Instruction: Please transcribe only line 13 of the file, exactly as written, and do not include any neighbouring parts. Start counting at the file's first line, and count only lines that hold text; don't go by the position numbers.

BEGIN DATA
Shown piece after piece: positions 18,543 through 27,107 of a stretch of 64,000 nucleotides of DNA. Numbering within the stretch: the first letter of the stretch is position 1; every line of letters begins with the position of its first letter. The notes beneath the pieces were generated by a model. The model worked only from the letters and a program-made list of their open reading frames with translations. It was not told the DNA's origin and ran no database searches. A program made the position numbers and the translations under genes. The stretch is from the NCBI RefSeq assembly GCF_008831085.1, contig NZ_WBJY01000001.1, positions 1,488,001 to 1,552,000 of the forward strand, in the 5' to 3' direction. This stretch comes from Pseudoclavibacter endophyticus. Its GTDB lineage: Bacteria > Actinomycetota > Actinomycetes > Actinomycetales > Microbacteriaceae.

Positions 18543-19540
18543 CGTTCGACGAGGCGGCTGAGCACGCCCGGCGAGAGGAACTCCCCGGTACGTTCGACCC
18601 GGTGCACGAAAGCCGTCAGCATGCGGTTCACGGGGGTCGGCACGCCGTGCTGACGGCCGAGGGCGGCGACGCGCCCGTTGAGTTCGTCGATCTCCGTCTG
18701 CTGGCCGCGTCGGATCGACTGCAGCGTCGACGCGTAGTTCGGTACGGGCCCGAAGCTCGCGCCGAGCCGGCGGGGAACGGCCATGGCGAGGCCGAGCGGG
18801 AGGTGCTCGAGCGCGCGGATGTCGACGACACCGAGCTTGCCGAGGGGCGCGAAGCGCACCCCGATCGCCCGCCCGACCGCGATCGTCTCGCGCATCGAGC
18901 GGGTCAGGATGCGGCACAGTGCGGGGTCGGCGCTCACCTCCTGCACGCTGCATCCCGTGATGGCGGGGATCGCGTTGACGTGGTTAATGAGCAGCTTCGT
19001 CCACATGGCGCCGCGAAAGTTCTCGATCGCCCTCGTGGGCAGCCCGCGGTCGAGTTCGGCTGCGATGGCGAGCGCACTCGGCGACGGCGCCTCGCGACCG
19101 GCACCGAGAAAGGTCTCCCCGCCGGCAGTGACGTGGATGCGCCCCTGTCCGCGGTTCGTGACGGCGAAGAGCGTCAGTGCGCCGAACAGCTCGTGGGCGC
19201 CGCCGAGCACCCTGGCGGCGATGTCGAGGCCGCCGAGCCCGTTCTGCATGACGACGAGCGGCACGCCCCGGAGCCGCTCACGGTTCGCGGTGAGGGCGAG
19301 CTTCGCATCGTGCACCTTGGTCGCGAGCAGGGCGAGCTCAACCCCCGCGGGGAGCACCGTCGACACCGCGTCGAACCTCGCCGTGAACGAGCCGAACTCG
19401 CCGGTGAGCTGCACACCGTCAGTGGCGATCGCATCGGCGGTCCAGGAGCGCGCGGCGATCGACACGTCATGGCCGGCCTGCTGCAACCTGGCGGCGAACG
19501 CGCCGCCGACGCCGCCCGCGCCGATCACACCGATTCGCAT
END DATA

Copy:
19501 CGCCGCCGACGCCGCCCGCGCCGATCACACCGATTCGCAT